And all they that heard it wondered at those things which were told them by the shepherds.

But Mary kept all these things, and pondered them in her heart.

And the shepherds returned, glorifying and praising God for all the things that they had heard and seen, as it was told unto them.

“Now let us continue the Christmas story.”

Now when Jesus was born in Bethlehem of Judaea in the days of Herod the king, behold, there came wise men from the east to Jerusalem,

Saying, Where is he that is born King of the Jews? for we have seen his star in the east, and are come to worship him.

When Herod the king had heard these things, he was troubled, and all Jerusalem with him.

And when he had gathered all the chief priests and scribes of the people together, he demanded of them where Christ should be born.

And they said unto him, In Bethlehem of Judea: for thus it is written by the prophet,

And thou Bethlehem, in the land of Juda, art not the least among the princes of Judah: for out of thee shall come a Governor, that shall rule my people Israel.

Then Herod, when he had privily called the wise men, enquired of them diligently what time the star appeared.

And he sent them to Bethlehem, and said, Go and search diligently for the young child; and when ye have found him, bring me word again, that I may come and worship him also.

When they had heard the king, they departed; and, lo, the star, which they saw in the east, went before them, till it came and stood over where the young child was.

When they saw the star, they rejoiced with exceeding great joy.

And when they were come into the house, they saw the young child with Mary his mother, and fell down, and worshipped him: and when they had opened their treasures, they presented unto him gifts; gold, and frankincense and myrrh.

And being warned of God in a dream that they should not return to Herod, they departed into their own country another way.

“And now let us complete the Christmas story. The baby who was born on Christmas grew to adulthood and lived a perfect life. His name was Jesus, and He was called Christ, the Messiah, because He was God’s chosen one. Jesus taught the unlearned, fed the hungry, and healed the sick. He performed many mighty miracles to prove His identify. Wicked and jealous men, religious leaders, had Him executed on trumped up charges in a quick political killing. He died as a sacrifice for the sins of all men and women who had ever lived, or ever would live. But that was not the end. The Apostle Paul writes…”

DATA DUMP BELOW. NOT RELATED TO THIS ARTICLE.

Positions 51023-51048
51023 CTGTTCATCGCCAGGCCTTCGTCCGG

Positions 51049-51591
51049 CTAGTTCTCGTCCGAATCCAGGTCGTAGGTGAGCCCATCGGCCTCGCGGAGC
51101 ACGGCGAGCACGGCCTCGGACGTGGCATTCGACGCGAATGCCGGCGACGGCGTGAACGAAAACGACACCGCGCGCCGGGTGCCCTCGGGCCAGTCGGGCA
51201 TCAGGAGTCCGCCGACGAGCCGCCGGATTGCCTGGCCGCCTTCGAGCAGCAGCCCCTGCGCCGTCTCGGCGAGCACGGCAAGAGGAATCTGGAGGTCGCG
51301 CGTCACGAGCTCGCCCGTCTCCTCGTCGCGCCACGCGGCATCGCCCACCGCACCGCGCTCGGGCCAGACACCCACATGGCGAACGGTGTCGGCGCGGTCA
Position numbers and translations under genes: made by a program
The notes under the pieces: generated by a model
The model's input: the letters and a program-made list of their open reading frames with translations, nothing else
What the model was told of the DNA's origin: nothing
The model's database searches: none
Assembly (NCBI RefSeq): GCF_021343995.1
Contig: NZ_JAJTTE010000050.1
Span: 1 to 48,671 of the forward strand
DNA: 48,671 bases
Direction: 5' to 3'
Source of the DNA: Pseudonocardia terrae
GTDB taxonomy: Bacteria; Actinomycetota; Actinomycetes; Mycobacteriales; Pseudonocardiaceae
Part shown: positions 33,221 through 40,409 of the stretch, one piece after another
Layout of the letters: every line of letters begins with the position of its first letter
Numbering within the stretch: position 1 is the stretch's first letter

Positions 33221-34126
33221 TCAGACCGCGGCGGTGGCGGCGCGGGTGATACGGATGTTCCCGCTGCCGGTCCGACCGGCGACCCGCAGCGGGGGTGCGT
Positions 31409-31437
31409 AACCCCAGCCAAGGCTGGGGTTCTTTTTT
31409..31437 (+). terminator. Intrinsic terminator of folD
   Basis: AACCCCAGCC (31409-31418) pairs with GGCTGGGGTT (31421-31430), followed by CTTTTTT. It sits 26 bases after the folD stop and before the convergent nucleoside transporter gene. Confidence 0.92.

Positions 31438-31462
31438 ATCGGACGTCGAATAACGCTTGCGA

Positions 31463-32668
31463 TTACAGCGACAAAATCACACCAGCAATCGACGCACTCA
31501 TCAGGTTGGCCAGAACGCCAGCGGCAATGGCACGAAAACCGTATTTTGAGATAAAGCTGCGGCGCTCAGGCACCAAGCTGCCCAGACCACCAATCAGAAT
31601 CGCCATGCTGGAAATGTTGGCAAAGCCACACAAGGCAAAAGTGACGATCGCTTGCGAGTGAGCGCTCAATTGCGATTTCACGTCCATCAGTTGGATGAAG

Christian brothers, I want to tell the Good News to you again. It is the same as I preached to you before. You received it and your faith has been made strong by it. This is what I preached to you. You are saved from the punishment of sin by the Good News if you keep hold of it, unless your faith was worth nothing.

First of all, I taught you what I had received. It was this: Christ died for our sins as the Holy Writings said He would. Christ was buried. He was raised from the dead three days later as the Holy Writings said He would.

Julie concentrated intensely on every word. Something was different about this place, and something was stirring in her soul. The police officer smiled at her again, and Julie felt no anger. Instead, she felt a spirit that she had never known before. What does this mean, and what about Invictus?

It matters not how strait the gate,
How charged with punishments the scroll.

“Miss, would you and your friend like to join my family and I for dinner?”

Roused from her thoughts, Julie recognized the smiling face of the policeman who had pulled her over earlier.

“We brought lasagna with Italian bread and a Caesar salad” the man continued, “and my wife is a fantastic cook.”

Julie hesitated but Michelle answered for them both. “Sure.”

The group found a table, and Julie and the policeman began to talk while the others stood in line for dinner.

“What did the pastor mean when he said that ‘Jesus died for the sins of men, and rose again?’” For the next hour, Julie and the policeman had one of the most intense conversations of their lives, while the others had a delightful chat. Finally, it was time to go.

Michelle and Julie stepped out of the church, back into the cold December evening to walk the half-mile back to school. Michelle jabbered on, but Julie’s mind was full of thoughts.

My scroll of punishments, my sin, is charged with many, many, punishments. But Jesus took them. He paid the price. Jesus’ paid the price for Ramona’s pride, and later her despair. He paid the price for Harriet’s adultery, and for Alice, Pam’s, and Michelle’s iniquities. Jesus took the wickedness of the whole world on Himself. His blood washed away forever the blackness of their sins.

Maybe Invictus should end like this:

It matters not how strait the gate,
How charged with punishments the scroll.
Jesus Christ is the master of my fate:
Jesus Christ is the captain of my soul.